Deploying Labs using Azure Resource Manager

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I did a demo of Cisco CSR 1000v on Azure the other day and the easy deployment of a small test-network was part of that demo. I really enjoyed deploying the lab using ARM templates, so why not share the love?

So what’s ARM?

Azure Resource Manager is the “new” deployment model for all kinds of resources within Azure. The great thing about it is, that it works with template and parameter files, so we can easily prepare an environment and deploy it over and over again, with either the same or different parameters.

CSR 1000v?

That’s what the customer wanted to see and why I got do a demo on Azure in the first place. Cisco provides images in the Azure Marketplace ( so that customers can run a fully featured IOS XE router in the cloud.

The Lab network

So as mentioned above, i wanted to demo the setup of a quick lab along with the CSR, having only the router and no endpoints to connect to, doesn’t make to much sense. I used the Azure Resource Manager to create a new resource group and a new virtual network with two subnets. One of which would be CSR’s “public” facing subnet (with a Public IP associated) the other one was my “backend” network for cloud workloads (without Public IPs). A Nano Server was quick to deploy and provided the “backend” for my lab.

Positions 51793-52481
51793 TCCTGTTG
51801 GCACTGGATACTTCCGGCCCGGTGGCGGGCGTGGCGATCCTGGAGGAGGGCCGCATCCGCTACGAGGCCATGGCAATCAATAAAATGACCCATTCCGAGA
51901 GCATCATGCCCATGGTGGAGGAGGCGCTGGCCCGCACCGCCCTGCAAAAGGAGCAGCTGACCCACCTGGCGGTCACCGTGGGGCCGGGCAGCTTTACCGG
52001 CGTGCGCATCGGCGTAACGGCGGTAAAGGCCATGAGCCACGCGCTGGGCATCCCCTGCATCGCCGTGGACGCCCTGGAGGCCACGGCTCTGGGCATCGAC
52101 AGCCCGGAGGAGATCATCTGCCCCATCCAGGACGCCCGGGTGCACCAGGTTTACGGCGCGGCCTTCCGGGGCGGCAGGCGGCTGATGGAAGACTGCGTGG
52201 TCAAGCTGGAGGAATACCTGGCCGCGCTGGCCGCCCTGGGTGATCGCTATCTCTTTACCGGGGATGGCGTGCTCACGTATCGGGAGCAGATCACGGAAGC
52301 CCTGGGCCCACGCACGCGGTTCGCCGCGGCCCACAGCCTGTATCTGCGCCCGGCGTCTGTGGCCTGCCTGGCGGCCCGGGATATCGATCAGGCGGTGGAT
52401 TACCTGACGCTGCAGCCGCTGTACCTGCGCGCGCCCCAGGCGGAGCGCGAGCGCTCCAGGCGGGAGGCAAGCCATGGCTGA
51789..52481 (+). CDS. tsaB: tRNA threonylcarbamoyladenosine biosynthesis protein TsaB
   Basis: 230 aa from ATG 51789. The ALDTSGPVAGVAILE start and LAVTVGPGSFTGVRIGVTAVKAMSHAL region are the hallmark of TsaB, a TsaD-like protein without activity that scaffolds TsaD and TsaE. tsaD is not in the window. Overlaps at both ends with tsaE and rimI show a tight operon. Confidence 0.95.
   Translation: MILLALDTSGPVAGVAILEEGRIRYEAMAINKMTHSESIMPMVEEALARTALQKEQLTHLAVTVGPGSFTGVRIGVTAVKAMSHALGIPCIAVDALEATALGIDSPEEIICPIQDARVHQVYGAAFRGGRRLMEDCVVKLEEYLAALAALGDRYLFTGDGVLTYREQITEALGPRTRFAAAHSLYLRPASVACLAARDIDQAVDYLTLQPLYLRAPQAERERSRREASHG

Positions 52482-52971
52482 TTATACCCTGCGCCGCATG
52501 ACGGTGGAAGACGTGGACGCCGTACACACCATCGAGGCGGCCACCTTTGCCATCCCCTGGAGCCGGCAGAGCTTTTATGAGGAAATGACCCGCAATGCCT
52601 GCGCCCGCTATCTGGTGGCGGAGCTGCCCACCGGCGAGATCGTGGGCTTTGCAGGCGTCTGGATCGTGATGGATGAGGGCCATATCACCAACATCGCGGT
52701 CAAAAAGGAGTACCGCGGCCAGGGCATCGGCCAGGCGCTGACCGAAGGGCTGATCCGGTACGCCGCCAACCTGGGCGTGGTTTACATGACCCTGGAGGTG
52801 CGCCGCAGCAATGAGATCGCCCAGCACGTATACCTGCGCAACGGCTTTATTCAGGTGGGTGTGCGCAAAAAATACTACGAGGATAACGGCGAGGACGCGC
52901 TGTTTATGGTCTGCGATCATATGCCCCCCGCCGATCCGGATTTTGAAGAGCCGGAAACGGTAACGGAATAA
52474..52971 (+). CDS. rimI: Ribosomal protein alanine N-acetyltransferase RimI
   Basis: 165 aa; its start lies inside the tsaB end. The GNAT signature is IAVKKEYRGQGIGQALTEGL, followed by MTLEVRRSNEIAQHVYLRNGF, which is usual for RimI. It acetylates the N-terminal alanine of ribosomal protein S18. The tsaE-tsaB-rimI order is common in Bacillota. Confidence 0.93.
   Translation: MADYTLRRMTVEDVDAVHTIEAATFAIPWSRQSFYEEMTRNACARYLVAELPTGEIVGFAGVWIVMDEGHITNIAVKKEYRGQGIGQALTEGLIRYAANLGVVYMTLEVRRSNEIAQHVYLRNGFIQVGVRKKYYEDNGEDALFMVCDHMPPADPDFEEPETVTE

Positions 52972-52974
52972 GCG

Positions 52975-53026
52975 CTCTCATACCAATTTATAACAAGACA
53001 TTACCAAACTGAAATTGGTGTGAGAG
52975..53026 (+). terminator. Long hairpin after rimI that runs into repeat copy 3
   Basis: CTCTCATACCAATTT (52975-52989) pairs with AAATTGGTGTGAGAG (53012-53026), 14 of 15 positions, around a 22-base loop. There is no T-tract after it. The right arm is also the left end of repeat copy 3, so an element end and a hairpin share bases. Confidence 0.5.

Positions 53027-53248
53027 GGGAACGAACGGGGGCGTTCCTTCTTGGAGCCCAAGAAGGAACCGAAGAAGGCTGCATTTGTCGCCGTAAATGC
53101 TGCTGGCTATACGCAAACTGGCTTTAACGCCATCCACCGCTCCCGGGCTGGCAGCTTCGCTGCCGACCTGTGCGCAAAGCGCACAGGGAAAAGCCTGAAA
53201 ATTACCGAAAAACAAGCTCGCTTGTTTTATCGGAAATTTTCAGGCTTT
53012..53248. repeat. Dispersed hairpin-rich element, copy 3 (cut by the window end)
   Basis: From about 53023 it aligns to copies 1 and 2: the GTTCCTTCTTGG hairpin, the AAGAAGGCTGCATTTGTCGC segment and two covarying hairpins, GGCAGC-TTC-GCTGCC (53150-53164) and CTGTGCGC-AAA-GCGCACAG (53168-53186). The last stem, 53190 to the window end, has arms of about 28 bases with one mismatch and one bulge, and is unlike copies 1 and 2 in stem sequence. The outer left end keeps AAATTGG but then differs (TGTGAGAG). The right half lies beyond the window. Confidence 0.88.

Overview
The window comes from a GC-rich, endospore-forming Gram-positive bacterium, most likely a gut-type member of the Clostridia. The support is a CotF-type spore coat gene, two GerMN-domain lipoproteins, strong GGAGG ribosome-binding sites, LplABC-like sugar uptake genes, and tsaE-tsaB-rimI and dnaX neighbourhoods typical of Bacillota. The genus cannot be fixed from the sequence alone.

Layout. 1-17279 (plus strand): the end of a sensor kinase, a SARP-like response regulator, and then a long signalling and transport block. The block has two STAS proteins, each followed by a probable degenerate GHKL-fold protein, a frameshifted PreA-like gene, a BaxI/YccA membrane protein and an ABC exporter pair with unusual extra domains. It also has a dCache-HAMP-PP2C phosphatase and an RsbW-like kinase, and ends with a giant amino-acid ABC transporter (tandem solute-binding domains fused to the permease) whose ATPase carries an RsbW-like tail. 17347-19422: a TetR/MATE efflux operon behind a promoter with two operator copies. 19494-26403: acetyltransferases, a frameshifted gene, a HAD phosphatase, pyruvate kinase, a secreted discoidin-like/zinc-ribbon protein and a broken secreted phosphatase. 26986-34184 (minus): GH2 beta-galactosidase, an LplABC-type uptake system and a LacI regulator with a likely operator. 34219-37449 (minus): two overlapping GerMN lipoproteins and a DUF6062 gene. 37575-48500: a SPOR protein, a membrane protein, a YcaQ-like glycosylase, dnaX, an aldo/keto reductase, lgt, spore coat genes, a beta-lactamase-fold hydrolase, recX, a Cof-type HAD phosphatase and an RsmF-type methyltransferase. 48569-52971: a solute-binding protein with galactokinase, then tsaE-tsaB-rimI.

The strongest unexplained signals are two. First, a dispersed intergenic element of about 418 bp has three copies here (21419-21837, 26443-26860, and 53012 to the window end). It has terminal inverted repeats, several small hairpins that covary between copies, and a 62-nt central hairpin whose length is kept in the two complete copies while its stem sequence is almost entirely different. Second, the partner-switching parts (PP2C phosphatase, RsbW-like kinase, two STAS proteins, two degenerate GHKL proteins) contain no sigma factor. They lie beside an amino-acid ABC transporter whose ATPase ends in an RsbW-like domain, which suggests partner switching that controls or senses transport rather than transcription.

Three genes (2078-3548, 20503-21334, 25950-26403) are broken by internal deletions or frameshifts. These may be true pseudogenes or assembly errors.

image <h1>The template</h1>

I did use Visual Studio to modify and adapt the ARM template to my needs, but really any “json”-capable text editor/ISE can be used.

The template consists of two files, the template itself and a file for parameters. In my case, I did use the parameter file just for the passwords of the CSR and the Nano Server, the other parameters are assigned directly in the template file. There is room for improvement in this case, as the template would be more flexible if it had less “hardcoded” information.

The template specifies how the virtual network, subnets and eventually the CSR and Nano Servers should be deployed.


Once ready, the template can be be deployed to any Azure Subscription using a number of methods: One can deploy directly from Visual Studio or PowerShell or even from the cross-platform CLI on a Mac.

Using PowerShell

First, we have to create a Resource Group to which the template will be deployed:

$RGName = 'rg-tomt-lab' 
$RGLocation = 'westeurope' 
New-AzureRmResourceGroup -Name $RGName -Location $RGLocation 

Then we prepare a variable which specifies the resource group, the template file and the parameters file.

$Params = @{ 
    'ResourceGroupName' = $RGName
    'TemplateFile' = 'C:\azure\azure_arm_csr_nano_template.json'
    'TemplateParameterFile' = 'C:\azure\azure_arm_csr_nano_parameters.json' 

Using the Test-* cmdlet we can simulate deployment and verify that all checks out:

Test-AzureRmResourceGroupDeployment @Params -Verbose

And if everything looks good, we can go ahead and finally create the deployment:

New-AzureRmResourceGroupDeployment @Params -Verbose

Using the xPlat CLI

Almost the same thing can be be done using the cross-platform CLI, which is what I use on my Mac.

Create a Resource Group:

azure group create -n rg-csr-lab -l "West Europe"

Deploy the template

azure group deployment create -f azure_arm_csr_nano_template.json -e azure_arm_csr_nano_parameters.json -g rg-csr-lab -n CSR01

Find the template, parameters file and more detailed information for deployment at my GitHub:

So, once the template is prepared, deployment is just a piece of cake! That’s how deploying labs just got a lot quicker, don’t you think?


— Tom